The Space Games Challenge, a watershed STEM (Science, Technology, Engineering, and Mathematics) program has been created as a pre-college students space dream where students game inventions will be printed on a Made In Space, Inc. zero-gravity 3-D printer aboard the International Space Station (ISS), then ‘played’ by ISS astronauts.

In late 2015, Made In Space deployed their additive manufacturing zero-gravity printer aboard the ISS as a first step towards the future of manufacturing off-Earth construction in space. The printer currently provides ISS astronauts the ability to produce replacement parts and tools in a zero-gravity environment. The Space Games Challenge inspires students to hone STEM skills in a practical, motivating, and fun program to produce a hand-held game to be played by astronauts in zero-gravity. The pilot test and first Space Game design, called ‘Star Catcher, will be delivered to the Station aboard the Orbital ATK’s Saturn V rocket to be launched from Cape Canaveral on March 22.

“Guiding a brilliant, creative group of students to work with Made In Space to produce tools to address camaraderie on long-duration space flight, both motivates STEM participation and exposes students to a critical dimension of future human space travel,” says Space Games Challenge creator and author, MJ Marggraff.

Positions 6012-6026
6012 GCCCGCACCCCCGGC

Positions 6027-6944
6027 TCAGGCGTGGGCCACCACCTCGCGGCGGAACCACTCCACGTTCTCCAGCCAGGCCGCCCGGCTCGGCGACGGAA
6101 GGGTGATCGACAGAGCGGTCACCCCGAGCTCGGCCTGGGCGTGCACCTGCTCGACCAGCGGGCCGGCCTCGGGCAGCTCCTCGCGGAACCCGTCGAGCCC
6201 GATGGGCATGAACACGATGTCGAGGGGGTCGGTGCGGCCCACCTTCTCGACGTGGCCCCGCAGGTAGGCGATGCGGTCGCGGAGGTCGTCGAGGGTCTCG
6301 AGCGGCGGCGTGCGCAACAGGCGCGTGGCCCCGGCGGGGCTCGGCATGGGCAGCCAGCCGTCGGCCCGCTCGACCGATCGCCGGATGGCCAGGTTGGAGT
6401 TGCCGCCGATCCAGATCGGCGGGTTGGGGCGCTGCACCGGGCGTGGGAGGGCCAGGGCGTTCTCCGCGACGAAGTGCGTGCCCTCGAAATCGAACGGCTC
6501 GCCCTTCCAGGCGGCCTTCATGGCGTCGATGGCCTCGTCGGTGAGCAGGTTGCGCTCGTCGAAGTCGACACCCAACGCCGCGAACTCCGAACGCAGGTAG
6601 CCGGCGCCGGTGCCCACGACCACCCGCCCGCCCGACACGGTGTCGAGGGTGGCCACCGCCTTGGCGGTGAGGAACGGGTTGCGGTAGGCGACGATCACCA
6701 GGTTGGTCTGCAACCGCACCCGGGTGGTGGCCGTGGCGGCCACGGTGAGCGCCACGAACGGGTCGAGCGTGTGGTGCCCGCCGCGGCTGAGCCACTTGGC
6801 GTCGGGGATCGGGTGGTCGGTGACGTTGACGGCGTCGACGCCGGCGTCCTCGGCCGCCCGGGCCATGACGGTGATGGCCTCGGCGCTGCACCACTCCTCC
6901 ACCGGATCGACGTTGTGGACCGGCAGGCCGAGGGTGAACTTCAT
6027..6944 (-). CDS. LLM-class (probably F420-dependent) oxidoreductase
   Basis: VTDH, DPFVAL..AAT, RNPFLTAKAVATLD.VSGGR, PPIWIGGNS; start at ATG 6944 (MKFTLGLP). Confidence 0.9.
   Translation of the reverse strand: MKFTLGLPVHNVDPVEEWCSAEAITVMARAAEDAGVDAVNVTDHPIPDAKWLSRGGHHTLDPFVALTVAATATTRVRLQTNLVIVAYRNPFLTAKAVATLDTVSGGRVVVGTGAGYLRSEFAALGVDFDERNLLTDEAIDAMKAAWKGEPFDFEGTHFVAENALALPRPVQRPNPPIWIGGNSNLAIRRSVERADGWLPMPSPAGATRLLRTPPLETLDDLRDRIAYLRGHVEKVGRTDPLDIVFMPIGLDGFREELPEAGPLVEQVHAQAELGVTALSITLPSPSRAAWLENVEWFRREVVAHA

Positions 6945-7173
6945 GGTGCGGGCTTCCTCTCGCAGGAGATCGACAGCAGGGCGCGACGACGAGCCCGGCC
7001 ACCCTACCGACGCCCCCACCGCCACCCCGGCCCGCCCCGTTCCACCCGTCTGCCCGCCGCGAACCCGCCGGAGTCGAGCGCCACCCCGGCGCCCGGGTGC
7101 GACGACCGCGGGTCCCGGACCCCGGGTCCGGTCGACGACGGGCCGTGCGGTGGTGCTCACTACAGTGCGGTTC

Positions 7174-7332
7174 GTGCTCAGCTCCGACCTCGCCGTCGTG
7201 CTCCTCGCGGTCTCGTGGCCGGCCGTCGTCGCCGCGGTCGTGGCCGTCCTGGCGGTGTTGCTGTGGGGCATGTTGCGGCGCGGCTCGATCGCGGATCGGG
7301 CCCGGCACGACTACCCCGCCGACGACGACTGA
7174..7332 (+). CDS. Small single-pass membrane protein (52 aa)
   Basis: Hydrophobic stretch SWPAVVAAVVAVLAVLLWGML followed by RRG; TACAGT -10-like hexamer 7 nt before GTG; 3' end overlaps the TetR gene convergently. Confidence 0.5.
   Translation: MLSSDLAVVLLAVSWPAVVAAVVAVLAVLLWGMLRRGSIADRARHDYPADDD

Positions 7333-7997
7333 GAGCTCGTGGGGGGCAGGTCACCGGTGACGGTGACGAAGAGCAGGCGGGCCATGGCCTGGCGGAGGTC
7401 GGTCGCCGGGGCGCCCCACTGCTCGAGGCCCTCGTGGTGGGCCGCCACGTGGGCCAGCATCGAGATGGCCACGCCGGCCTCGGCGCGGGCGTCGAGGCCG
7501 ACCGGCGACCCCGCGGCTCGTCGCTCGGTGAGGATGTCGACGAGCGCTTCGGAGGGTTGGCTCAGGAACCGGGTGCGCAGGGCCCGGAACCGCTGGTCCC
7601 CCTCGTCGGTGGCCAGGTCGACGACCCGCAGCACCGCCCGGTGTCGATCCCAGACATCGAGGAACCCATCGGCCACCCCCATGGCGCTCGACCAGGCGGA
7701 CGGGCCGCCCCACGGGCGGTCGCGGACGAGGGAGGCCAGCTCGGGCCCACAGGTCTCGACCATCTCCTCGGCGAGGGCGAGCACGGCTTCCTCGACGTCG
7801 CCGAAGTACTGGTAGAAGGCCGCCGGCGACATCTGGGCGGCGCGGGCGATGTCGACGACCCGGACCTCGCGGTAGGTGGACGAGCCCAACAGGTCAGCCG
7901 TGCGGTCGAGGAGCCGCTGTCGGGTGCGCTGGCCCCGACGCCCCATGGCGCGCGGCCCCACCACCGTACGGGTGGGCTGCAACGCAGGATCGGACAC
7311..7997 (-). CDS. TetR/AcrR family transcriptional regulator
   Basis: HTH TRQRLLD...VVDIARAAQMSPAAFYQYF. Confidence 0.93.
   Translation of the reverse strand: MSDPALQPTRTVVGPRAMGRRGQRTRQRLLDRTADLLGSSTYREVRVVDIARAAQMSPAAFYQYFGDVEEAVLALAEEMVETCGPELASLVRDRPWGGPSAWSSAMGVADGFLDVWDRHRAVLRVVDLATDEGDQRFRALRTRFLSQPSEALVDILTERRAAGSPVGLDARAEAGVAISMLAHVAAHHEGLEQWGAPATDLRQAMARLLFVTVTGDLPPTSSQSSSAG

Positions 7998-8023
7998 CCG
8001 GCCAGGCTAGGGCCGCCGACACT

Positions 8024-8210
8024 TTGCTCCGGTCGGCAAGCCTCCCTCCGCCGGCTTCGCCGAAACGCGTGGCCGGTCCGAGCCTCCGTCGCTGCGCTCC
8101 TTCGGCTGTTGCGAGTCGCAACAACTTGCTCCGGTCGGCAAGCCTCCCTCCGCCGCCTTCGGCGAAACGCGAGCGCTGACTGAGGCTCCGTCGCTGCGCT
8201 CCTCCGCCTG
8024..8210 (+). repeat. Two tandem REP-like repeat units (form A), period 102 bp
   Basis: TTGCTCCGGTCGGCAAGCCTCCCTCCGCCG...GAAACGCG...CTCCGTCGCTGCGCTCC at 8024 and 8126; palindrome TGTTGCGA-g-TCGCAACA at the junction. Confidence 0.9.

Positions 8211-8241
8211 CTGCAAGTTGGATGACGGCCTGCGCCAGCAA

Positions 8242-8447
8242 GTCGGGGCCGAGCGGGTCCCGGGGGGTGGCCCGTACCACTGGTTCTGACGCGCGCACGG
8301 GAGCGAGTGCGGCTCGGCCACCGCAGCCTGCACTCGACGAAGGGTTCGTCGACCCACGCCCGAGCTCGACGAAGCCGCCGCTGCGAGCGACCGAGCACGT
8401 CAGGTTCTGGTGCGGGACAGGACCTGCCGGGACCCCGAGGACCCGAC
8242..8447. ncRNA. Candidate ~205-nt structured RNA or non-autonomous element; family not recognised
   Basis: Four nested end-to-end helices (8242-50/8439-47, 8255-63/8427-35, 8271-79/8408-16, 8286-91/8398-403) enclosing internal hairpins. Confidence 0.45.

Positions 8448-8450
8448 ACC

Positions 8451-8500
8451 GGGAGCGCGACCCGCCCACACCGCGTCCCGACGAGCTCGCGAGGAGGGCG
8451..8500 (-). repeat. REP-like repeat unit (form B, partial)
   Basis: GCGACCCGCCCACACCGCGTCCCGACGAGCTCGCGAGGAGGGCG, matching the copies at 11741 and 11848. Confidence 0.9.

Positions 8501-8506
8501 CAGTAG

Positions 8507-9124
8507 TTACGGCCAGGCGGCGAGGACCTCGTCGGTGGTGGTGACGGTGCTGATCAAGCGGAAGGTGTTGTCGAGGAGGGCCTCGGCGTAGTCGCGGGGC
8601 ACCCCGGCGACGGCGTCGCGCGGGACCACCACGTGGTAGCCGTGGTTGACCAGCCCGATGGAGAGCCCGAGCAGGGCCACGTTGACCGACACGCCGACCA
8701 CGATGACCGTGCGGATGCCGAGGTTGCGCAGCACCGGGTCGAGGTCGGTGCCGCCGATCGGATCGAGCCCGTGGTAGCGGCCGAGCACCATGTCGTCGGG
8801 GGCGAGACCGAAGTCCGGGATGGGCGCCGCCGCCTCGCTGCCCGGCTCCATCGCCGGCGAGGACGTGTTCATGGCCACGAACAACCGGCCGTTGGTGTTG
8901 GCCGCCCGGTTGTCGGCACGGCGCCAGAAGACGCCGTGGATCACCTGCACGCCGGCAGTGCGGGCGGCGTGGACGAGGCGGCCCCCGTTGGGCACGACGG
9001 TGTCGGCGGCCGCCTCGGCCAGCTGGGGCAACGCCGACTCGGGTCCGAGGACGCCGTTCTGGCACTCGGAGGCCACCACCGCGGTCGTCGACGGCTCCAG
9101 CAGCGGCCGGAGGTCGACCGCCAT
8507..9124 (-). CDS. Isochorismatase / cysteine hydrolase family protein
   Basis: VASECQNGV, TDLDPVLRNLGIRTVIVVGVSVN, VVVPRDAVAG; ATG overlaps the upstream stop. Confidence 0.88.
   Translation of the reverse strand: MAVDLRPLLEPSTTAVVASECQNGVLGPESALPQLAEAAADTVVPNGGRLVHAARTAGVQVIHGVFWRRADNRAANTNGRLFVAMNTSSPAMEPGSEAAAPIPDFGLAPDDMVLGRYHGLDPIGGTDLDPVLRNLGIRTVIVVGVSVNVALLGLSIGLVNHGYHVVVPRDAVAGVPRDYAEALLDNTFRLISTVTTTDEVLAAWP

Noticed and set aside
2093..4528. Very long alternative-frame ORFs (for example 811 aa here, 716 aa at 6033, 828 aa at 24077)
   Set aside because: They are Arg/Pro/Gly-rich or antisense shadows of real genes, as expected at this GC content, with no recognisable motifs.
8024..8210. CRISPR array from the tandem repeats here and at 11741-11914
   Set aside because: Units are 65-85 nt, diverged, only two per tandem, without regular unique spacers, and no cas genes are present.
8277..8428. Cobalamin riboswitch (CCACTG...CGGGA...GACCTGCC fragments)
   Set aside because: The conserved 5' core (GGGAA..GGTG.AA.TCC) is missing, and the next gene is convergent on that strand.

Current data forecasts a critical shortage of one million STEM college graduate students by 2022. The Space Games Challenge is a partnership between Made In Space and the International Space Station, combining unique, engaging challenges to STEM-interested students, and designed to enhance curiosity and increase STEM retention with practical and exciting applications. This pilot is a template to engage future students in STEM for space.

“The brainstorming and effort that goes into developing a Space Game is similar to the work that goes into creating more essential items,” says high-school junior, Ray Altenberg, co-captain of Space Games, from Campolindo High School in Moraga, California. “Our goal is to come up with something that would remain interesting for astronauts on, say, a trip to Mars, which would take two to four years. The idea that we can design a game, send a file, and have the game printed in zero gravity, millions of miles away, is pretty fantastic.”

MJ Marggraff is the creator of Space Games, and leading the first team of students to produce the world’s – or space’s – first zero-gravity Made In Space game. MJ is also a pilot and an author, with a soon-to-be-released book, “Finding The Wow”, Avail. May 4, from Amazon books.